An object of my invention is to provide an improved process of blending solid olefin polymers with rubber. A further object of the invention is to provide a process wherein the amount of energy used in incorporating said olefin polymers in rubber is reduced when compared to prior art methods. A further object is to provide new compositions comprising rubber and a solid olefin polymer. Other objects and adavntages of my invention will be apparent to those skilled in the art upon reading this disclosure.
I have discovered that the particle size of the polyolefin is extremely important in obtaining a good blend. Previously, it has been felt necessary to blend the materials at a temperature above the melting point of the polyolefin. Using my process, the blending can be accomplished at temperatures far below the melting point of the polyolefin.
3,452,120 Patented June 24, 1969 ice For this invention the polyolefin particles should have a maximum dimension less than microns. There appears to be no minimum particle size; the particles can be as small as it is possible to make them. Excellent results have been obtained with the particles of the olefin polymer having a maximum dimension in the range of 5 to 10 microns.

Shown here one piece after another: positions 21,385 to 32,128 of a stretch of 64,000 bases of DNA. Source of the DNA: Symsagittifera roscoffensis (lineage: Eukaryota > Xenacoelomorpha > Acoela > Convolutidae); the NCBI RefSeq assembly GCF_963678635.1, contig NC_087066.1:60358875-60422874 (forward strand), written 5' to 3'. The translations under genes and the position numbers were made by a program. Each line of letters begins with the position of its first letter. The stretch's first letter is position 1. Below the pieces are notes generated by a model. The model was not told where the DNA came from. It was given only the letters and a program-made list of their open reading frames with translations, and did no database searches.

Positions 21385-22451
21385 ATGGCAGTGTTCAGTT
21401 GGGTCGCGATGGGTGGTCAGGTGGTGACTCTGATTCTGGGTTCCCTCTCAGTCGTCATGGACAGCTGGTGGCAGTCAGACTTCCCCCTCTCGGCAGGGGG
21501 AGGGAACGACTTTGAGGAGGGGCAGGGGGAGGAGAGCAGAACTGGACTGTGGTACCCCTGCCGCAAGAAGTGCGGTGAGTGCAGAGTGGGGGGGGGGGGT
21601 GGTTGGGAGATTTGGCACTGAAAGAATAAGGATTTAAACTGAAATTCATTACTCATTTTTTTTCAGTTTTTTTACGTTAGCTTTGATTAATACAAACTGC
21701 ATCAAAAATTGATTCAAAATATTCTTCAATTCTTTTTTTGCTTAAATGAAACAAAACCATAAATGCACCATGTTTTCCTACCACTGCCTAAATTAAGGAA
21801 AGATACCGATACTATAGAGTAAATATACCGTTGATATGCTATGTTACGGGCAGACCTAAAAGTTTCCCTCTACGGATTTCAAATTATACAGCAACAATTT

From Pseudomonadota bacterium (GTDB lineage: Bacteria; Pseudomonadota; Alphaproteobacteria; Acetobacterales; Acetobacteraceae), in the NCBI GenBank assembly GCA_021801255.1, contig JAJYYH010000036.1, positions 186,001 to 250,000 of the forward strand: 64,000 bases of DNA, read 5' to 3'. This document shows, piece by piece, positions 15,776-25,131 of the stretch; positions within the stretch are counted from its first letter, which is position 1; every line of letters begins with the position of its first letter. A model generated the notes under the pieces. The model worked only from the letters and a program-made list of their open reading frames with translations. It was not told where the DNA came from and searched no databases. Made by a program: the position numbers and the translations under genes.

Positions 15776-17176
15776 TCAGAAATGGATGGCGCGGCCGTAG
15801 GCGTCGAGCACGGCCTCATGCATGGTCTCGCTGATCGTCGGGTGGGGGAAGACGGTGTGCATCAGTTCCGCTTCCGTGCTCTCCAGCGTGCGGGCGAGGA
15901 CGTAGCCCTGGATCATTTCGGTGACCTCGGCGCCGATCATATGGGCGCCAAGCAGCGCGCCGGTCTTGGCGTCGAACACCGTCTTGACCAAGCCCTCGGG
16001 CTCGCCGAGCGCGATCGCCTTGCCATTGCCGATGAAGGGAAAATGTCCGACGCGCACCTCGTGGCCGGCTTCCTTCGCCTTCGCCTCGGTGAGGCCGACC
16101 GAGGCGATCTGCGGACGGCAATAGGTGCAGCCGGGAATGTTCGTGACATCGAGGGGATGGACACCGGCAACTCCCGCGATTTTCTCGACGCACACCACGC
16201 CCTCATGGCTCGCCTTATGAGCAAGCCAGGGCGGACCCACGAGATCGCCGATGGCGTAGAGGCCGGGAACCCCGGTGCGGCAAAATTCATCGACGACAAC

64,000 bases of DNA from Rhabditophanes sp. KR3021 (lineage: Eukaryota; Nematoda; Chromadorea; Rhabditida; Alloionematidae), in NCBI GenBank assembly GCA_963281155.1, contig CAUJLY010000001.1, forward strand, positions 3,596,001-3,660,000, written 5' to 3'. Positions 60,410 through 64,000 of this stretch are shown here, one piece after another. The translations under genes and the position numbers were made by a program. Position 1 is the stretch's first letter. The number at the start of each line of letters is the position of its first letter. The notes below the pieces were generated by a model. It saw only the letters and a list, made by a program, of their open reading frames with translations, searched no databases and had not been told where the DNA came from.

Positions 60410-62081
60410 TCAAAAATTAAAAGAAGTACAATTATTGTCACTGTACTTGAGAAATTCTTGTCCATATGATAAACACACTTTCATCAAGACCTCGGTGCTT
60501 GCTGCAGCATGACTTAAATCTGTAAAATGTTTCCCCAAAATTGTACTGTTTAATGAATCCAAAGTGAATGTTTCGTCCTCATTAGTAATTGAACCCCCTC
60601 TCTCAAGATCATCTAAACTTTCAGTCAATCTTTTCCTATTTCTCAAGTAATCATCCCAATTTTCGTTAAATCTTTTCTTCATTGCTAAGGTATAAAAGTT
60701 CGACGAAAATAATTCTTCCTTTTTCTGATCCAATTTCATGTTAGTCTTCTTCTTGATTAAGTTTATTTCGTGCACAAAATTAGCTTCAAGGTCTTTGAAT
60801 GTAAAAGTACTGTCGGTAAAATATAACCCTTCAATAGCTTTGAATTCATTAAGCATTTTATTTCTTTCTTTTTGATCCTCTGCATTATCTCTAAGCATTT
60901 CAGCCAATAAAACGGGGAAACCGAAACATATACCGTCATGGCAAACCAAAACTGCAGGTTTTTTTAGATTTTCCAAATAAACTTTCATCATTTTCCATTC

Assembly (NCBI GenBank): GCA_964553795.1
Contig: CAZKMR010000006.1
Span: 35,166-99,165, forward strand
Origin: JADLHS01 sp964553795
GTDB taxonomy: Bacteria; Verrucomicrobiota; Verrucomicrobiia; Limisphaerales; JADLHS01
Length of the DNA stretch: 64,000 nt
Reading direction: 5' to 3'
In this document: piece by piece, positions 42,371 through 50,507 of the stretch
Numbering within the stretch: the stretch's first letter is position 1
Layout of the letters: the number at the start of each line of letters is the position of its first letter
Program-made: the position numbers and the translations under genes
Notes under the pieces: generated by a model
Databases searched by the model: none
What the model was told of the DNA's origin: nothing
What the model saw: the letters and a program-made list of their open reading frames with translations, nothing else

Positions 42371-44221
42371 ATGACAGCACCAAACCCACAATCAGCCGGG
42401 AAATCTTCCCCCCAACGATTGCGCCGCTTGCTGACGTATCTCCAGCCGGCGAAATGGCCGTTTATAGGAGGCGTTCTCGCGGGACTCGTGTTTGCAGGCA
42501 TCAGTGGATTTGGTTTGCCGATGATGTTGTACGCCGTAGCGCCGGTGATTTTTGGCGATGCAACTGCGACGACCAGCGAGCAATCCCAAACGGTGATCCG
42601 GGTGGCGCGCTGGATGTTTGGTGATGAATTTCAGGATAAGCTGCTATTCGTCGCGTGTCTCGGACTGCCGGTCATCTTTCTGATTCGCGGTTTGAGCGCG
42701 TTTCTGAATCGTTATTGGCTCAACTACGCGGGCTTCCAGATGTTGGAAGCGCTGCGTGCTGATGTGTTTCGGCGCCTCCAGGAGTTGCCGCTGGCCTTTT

As stated, the use of the finely divided material permits the use of low incorporation temperatures, those below the melting point of the polymer. The range from room temperature to 150 F. is quite suitable and one of the major advantages of this invention is that such low temperatures can be used.